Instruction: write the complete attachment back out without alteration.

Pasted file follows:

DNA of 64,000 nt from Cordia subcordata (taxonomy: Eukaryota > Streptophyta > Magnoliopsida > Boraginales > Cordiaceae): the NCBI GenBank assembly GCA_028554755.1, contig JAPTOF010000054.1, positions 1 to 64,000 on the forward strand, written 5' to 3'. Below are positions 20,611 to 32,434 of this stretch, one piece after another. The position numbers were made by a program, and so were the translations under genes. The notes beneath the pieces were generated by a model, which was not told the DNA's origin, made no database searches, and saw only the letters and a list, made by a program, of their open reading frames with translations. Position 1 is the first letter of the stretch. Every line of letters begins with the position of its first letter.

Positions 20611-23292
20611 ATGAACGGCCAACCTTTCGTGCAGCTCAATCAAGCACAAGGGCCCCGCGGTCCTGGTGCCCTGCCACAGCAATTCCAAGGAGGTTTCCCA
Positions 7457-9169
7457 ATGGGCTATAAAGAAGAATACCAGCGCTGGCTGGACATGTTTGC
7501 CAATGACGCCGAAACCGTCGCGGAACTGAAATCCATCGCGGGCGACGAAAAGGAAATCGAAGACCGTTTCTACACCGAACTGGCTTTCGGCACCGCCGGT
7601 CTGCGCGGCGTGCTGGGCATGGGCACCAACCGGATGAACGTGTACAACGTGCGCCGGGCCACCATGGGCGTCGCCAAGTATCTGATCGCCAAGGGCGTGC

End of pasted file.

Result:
DNA of 64,000 nt from Cordia subcordata (taxonomy: Eukaryota > Streptophyta > Magnoliopsida > Boraginales > Cordiaceae): the NCBI GenBank assembly GCA_028554755.1, contig JAPTOF010000054.1, positions 1 to 64,000 on the forward strand, written 5' to 3'. Below are positions 20,611 to 32,434 of this stretch, one piece after another. The position numbers were made by a program, and so were the translations under genes. The notes beneath the pieces were generated by a model, which was not told the DNA's origin, made no database searches, and saw only the letters and a list, made by a program, of their open reading frames with translations. Position 1 is the first letter of the stretch. Every line of letters begins with the position of its first letter.

Positions 20611-23292
20611 ATGAACGGCCAACCTTTCGTGCAGCTCAATCAAGCACAAGGGCCCCGCGGTCCTGGTGCCCTGCCACAGCAATTCCAAGGAGGTTTCCCA
Positions 7457-9169
7457 ATGGGCTATAAAGAAGAATACCAGCGCTGGCTGGACATGTTTGC
7501 CAATGACGCCGAAACCGTCGCGGAACTGAAATCCATCGCGGGCGACGAAAAGGAAATCGAAGACCGTTTCTACACCGAACTGGCTTTCGGCACCGCCGGT
7601 CTGCGCGGCGTGCTGGGCATGGGCACCAACCGGATGAACGTGTACAACGTGCGCCGGGCCACCATGGGCGTCGCCAAGTATCTGATCGCCAAGGGCGTGC